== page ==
Trial By Fire (1996)


 
1. Message of Love 2. One More 3. When You Love a Woman 4. If He Should Break Your Heart 5. Forever in Blue 6. Castles Buring 7. Don't Be Down On Me Baby 8. Still She Cries 9. Colors of the Spirit 10.When I Think of You 11.Easy to Fall 12.Can't Tame the Lion 13.It's Just the Rain 14.Trial By Fire 15.Baby I'm a Leavin' You (Hidden Track)

 

Talk about a disappointment. In the mid 1990's, classic rock acts everywhere were reuniting and touring, so obviously expectations were very high when arguably the best of the lot was reuniting without any new, unheard of, members. So the "classic" lineup of this "classic" band were back together. Somehow, someway, they managed to deliver a hard thud of a clunker.

This album goes wrong in so many ways. First, the production is awful. It seems as though the instruments are buried too deep in the mix to make a powerful statement - something essential for a comeback album of such sorts. The opening track Message of Love is, at first, a major embarrassment. It only becomes "better" later when it's obvious that this letdown is one of the best songs on the album. It tries so hard to replicate Separate Ways (Worlds Apart) from Frontiers, that the true fan can only shake their head because the similarities are just too strong. I can't listen to the keyboard/synthesizer solo side by side with the original and tell much of a difference at all.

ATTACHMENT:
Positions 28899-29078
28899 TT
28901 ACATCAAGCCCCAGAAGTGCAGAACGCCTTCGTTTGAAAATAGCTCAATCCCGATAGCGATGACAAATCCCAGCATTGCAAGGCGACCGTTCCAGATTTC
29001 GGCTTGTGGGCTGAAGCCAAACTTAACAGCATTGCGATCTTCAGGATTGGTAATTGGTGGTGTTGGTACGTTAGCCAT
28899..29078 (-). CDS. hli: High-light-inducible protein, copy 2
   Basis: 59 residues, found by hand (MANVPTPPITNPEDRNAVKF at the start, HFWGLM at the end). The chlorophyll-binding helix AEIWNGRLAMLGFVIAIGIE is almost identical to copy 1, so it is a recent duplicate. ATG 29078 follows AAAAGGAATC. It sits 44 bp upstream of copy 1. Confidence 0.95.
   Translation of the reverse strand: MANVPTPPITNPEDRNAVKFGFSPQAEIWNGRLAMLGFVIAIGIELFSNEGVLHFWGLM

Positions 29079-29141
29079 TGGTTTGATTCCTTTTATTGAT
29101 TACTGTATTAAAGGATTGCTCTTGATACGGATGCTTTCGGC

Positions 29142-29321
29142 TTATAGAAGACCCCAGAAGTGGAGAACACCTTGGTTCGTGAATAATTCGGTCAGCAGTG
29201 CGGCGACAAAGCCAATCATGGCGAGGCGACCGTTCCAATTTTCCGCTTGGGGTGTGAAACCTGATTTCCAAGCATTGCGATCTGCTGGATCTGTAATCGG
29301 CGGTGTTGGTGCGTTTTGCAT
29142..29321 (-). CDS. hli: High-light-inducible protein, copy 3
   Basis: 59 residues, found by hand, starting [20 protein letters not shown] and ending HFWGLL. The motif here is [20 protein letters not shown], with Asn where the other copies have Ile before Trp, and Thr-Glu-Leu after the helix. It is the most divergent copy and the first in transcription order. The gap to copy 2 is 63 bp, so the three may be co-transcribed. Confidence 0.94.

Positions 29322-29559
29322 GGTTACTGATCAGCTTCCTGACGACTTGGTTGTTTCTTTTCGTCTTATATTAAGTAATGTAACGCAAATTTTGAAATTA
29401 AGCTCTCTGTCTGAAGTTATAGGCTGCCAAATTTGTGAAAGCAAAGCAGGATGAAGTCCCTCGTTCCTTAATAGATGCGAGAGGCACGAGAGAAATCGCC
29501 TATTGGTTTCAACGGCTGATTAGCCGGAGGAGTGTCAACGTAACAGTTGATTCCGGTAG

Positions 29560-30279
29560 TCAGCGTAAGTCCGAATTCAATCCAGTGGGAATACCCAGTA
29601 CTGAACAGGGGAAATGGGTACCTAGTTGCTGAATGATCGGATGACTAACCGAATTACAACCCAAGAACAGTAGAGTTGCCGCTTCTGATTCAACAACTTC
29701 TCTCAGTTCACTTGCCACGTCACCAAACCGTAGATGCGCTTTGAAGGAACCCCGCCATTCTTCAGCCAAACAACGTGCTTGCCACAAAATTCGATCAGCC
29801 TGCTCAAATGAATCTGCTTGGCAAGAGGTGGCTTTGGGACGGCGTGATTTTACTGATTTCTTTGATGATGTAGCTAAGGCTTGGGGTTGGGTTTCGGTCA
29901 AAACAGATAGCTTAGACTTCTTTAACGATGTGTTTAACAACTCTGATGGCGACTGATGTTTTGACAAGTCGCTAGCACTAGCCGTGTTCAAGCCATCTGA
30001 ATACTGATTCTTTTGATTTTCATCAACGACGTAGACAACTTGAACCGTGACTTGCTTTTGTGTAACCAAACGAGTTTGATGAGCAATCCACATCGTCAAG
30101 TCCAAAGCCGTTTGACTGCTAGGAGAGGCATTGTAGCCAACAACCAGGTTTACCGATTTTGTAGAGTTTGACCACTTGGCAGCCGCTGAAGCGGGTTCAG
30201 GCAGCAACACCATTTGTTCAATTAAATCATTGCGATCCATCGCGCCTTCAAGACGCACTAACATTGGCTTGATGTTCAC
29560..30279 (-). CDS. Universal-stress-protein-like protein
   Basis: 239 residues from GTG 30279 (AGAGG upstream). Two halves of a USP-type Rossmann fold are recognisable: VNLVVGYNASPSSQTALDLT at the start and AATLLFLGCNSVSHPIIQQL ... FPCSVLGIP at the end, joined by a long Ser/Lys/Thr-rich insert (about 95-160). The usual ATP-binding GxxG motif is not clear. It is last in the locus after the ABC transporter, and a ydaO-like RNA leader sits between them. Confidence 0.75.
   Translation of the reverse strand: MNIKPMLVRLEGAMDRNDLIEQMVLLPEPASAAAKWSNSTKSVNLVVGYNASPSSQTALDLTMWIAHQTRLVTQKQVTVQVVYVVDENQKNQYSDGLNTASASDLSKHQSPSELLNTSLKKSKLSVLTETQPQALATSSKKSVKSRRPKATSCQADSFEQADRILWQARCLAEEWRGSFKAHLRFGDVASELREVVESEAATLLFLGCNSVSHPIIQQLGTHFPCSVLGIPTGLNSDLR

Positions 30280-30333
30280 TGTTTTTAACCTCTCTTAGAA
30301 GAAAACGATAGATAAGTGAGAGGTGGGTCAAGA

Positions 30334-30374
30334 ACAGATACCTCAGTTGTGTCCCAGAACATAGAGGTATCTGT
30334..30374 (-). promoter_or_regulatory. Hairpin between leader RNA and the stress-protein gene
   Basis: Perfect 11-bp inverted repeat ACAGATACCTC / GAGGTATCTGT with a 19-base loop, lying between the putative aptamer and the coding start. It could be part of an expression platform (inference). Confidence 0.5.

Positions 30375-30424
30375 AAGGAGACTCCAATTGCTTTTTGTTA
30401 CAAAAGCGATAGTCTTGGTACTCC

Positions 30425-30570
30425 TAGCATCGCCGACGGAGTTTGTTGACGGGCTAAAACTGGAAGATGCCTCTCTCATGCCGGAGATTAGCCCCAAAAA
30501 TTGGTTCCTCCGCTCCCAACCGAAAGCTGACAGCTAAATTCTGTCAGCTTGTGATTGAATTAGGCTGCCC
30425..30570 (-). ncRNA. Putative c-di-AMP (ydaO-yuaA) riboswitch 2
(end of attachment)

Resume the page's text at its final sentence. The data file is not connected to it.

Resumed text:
The real disappointment, however, is the songs just aren't any good. I'm not sure what they were trying to do with these songs. Most of them just don't sound like any care went into them, and you have to wonder if anyone connected to the band bothered to actually listen to this album before it was released on the unsuspecting public. The bulk of the songs sound as though they're trying to emulate the "classic art" phase popular several years ago. A bit strange because even though this music was in vogue at one point, never did these try to go after that "artsy" sound.

The main saving grace is Steve Perry's voice. Note I did not say "Steve Perry". Since he was mostly the creative lead in the band, it might have been his fault that the final product sounds as poor as it does. But he still sounds like Steve Perry, so when the music isn't too overbearing, he actually makes a couple of the songs sound pleasant. The best songs here, When You Love a Woman and Don't Be Down on Me Baby probably excel because the music isn't so crunchy, and we mainly hear Steve croon so well. It's also extremely ironic when another one of the strongest cuts, Baby I'm a Leavin' You is a hidden track that doesn't even appear on the credits. Yeah, something was wrong.

Politics, apparently, hadn't improved. Perry found another excuse not to tour for its release causing him to be replaced. A move that was never truly welcomed by the fans, but to give the other guys credit, the replacements (and to this date there have been three) always sounded remarkably similar to him. Plus, they would put out some better releases with new lineups than this in the future. Not something in itself too remarkable, but some were, in fact, pretty good.

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